Referring now to FIG. 3, certain details of Femoral Stem 105 in connection with one example of the present invention (which example is intended to be illustrative and not restrictive) are shown. More particularly, it is seen that Femoral Stem 105 may include Male Extension 107A having disposed on at least a part of its exterior surface a plurality of grooves and a plurality of ridges. In this regard, details of these grooves and ridges are shown in the circled detail portion of FIG. 3 (of note, only Groove 301, Groove 303 and Ridge 305 are separately called out with numerical identifiers in this Fig.).

In any case, it is seen that Grooves 301 and 303 may be disposed adjacent one another such that Ridge 305 is formed between Grooves 301 and 303. Further, it is seen that Ridge 305 has a first ridge face formed by Groove 301 and that Ridge 305 has a second ridge face formed by Groove 303. Moreover, it is seen that the first ridge face and the second ridge face of Ridge 305 meet at a ridge apex.

Still referring to FIG. 3, it is seen that the measurement identified by the letter “d” may specify the depth of the grooves (for example, as measured from a ridge apex to a bottom of a groove), that the measurement identified by the letter “p” may specify the pitch of the groove/ridge topography (for example, as measured from one ridge apex to the next) and that the measurement identified by the letter “r” may specify the radius of the grooves (for example, as measured to the bottom of a groove).

Of note, the ridges and grooves of this FIG. 3 may be essentially parallel to one another and may form discrete concentric elements along Male Extension 107A. In contrast, reference is now made to the example of FIG. 4 (which example is intended to be illustrative and not restrictive). More particularly, this FIG. 4 depicts a single helical thread on Male Extension 107B. That is, Groove 401 and Ridge 403 wrap around and around Male Extension 107B in an essentially continuous manner. Of note, the surface profile of Male Extension 107B may otherwise be similar to that of Male Extension 107A of FIG. 3 (e.g., with regard to the “d”, “p” and “r” dimensions and with regard to the fact that Ridge 403 has a ridge apex blending essentially directly into the groove).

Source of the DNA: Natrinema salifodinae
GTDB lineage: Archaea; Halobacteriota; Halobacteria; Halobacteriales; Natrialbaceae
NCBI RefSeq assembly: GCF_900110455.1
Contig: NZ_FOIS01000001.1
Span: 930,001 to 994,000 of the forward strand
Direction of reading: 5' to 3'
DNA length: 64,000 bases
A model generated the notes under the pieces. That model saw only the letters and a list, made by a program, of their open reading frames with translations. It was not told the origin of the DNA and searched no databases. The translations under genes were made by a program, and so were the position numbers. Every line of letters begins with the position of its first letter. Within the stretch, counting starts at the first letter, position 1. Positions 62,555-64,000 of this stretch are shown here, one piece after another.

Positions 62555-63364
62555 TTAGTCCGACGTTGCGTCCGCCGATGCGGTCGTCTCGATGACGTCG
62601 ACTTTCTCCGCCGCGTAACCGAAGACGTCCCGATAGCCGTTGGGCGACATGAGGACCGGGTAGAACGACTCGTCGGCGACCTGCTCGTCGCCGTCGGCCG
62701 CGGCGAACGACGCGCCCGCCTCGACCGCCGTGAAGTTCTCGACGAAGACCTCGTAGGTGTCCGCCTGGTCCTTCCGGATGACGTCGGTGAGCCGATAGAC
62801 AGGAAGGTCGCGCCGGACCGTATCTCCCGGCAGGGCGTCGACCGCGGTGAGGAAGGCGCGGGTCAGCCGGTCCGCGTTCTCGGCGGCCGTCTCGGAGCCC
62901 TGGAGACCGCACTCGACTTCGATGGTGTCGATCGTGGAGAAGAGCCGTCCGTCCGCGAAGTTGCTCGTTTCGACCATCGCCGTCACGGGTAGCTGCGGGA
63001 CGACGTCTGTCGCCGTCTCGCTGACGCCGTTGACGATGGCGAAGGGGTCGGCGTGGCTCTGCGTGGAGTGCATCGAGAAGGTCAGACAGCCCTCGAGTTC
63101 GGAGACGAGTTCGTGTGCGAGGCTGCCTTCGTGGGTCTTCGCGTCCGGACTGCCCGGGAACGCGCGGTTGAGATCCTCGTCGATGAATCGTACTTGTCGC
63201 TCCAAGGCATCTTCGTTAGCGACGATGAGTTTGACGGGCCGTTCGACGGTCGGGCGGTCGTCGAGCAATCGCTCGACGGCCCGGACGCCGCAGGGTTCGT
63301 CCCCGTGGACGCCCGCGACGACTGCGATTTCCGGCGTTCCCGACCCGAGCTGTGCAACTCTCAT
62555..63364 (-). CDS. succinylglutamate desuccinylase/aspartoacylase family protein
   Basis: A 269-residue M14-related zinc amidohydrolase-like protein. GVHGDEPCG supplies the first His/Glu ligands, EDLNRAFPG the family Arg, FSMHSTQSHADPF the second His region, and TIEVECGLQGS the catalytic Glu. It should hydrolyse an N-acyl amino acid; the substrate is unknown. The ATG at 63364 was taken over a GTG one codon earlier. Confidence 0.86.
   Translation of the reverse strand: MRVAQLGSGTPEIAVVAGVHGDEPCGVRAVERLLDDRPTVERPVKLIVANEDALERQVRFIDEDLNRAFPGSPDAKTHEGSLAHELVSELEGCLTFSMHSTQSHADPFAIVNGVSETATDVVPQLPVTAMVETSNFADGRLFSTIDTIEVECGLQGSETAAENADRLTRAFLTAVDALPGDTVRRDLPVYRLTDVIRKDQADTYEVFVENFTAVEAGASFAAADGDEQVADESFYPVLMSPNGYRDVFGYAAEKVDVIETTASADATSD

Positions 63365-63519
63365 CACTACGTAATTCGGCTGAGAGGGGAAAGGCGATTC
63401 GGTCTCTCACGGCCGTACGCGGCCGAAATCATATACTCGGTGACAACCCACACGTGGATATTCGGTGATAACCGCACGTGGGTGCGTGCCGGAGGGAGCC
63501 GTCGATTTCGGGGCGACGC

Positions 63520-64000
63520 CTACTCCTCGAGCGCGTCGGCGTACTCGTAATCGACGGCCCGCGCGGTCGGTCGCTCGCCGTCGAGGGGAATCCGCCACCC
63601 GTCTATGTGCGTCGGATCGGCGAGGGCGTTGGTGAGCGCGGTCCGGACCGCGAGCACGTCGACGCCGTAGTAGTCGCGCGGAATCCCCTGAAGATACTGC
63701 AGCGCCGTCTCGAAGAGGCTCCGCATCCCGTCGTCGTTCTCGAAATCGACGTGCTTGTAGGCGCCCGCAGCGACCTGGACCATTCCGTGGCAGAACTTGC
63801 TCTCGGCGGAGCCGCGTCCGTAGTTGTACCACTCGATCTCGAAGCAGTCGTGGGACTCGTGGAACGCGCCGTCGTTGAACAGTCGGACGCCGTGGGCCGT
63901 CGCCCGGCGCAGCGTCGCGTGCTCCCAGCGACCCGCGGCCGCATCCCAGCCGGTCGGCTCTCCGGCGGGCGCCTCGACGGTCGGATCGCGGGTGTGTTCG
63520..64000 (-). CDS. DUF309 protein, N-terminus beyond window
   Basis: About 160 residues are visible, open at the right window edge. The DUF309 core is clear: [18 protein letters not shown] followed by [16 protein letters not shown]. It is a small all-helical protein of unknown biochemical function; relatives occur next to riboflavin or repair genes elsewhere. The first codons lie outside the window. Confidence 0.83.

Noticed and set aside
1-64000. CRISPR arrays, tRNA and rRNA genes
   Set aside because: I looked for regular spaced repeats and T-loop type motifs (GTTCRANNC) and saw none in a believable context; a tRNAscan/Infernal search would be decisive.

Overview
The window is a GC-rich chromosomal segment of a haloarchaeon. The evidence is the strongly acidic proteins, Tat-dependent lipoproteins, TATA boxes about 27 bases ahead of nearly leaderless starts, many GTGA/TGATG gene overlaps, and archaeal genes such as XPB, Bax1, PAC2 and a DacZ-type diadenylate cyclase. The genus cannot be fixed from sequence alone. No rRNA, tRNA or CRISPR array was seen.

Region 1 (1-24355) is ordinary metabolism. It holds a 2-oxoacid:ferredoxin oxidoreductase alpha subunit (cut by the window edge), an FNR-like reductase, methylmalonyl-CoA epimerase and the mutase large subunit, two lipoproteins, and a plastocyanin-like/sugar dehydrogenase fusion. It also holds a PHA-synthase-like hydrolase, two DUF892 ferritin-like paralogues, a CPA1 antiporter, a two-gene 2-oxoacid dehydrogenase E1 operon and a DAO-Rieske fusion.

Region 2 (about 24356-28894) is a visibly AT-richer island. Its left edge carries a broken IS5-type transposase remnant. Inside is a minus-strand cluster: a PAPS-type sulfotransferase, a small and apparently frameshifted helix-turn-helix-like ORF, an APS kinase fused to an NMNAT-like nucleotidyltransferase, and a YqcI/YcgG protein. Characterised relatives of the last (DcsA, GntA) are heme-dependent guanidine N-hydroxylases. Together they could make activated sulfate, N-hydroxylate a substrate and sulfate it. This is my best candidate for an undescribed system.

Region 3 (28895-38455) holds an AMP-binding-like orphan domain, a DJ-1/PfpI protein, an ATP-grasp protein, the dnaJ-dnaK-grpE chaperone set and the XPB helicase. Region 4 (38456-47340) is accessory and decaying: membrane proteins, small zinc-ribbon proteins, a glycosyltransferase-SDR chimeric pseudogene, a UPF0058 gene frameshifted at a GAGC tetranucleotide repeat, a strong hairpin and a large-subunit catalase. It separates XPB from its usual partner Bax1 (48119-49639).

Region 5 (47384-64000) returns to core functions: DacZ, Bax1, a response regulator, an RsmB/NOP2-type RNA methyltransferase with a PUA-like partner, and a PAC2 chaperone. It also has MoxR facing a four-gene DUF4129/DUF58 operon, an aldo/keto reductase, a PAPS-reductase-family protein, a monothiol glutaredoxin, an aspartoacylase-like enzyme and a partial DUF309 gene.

Referring now to the attachment of Femoral Stem 105 to Femoral Head 103, it is noted that one or more ridges may be configured to deform against Recess Wall 103A of the female recess. More particularly, in one example (which example is intended to be illustrative and not restrictive), one or more ridge apexes may be configured to deform against Recess Wall 103A of the female recess. In this regard, it is noted that the substantial amount of deformation provided by the ridge apexes may provide for a strong attachment with advantageous stress/strain characteristics.

Reference will now be made to FIGS. 5A and 5B showing, respectively, the left-hand portion and the right-hand portion of a table depicting example radius, pitch and depth values which may be applied to the embodiments of FIGS. 3 and 4 (of course, the examples of this table are intended to be illustrative and not restrictive). Of note, the pitch values of this table (i.e., the variables along column “B”) refer to the pitch identification “p” in FIGS. 3 and 4, the radius values of this table (i.e., the variables along row “6”) refer to the radius identification “r” in FIGS. 3 and 4 and the depth values of this table (i.e., the result of carrying out the computations using the various pitch and radius values) refer to the depth identification “d” in FIGS. 3 and 4 (the values shown in this table are in inches). Of further note, the depth values in this table are the result of the following computation:
d=r−√{square root over (r2−(p/2)2)}

Still referring to FIGS. 5A and 5B, it is noted that certain combinations of radius and pitch may be physically impossible to realize (see, e.g., column “C”, rows 10-21; column “D”, rows 14-21; and column “E”, rows 18-21) and certain combinations of radius and pitch may be very difficult to manufacture (see, e.g., column “C”, row 9; column “D”, row 13; column “E”, row 17; and column “F”, row 21).